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Why has New York's gay marriage bill been stalled for days?

Republicans in the Senate say they are concerned about protections for religious groups that don't want to perform a gay marriage, but more-political calculations could also be playing a role.

By Patrick WallContributor / June 22, 2011

New York Gov. Andrew Cuomo speaks during a news conference in the Hall of Governors at the Capitol in Albany, N.Y., on Tuesday. The Senate is considering a bill that would legalize gay marriage.

Mike Groll/AP

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New York

New York’s gay marriage law remains stuck in the Republican-controlled state Senate, where legislators are considering the law’s potential impact on religious groups – and, some analysts say, their own political fortunes.

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The Democratic-dominated Assembly last week approved the bill, which would make New York the sixth and most populous state to permit same-sex marriages. Since then, the Senate’s Republican majority has held a series of closed-door meetings – several with Democratic Gov. Andrew Cuomo – to discuss the bill and whether it should be brought to a full vote.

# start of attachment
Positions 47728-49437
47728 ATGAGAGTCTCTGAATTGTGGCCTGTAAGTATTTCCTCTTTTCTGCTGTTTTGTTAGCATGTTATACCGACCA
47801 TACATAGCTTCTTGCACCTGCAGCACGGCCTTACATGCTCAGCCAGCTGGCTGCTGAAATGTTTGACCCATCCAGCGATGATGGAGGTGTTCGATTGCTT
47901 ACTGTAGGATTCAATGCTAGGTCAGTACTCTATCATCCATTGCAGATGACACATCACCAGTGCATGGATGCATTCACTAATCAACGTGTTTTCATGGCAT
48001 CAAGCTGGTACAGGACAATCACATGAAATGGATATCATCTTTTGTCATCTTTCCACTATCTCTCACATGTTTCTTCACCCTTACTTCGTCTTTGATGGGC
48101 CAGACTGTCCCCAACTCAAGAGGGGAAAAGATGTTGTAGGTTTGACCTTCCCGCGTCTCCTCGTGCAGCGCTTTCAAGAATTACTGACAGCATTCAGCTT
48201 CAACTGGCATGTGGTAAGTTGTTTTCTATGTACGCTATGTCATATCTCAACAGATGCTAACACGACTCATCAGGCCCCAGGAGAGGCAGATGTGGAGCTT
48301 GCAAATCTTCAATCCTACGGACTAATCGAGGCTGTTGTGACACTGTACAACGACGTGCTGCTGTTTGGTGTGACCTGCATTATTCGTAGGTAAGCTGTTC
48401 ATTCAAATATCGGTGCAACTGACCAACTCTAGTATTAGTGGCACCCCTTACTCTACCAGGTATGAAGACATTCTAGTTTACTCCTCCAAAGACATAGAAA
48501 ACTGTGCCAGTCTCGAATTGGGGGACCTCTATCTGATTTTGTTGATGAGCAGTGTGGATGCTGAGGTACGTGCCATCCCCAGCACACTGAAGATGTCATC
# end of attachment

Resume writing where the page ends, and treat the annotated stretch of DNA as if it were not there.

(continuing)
The holdup has centered on whether exemptions in the bill to protect religious groups from civil lawsuits if they refuse to preside over or host same-sex ceremonies are sufficient.

To some legal analysts, Republicans' concerns are well founded. Religious-affiliated nonprofits such as Catholic Charities or the Salvation Army lack certain protections, as do individuals who are morally opposed to gay marriage, says Robin Fretwell Wilson, a law professor at Washington and Lee University in Lexington, Va.

Moreover, municipalities could penalize religious groups that refuse to serve married gay couples.

“Just because the state has this idea that they’ll write these exemptions in doesn’t mean that local governments won’t come in and say, 'We’ll punish you,' ” Professor Wilson adds.

In particular, she says municipalities could refuse to enter into contracts with or give tax breaks to groups that violate their antidiscrimination policies.

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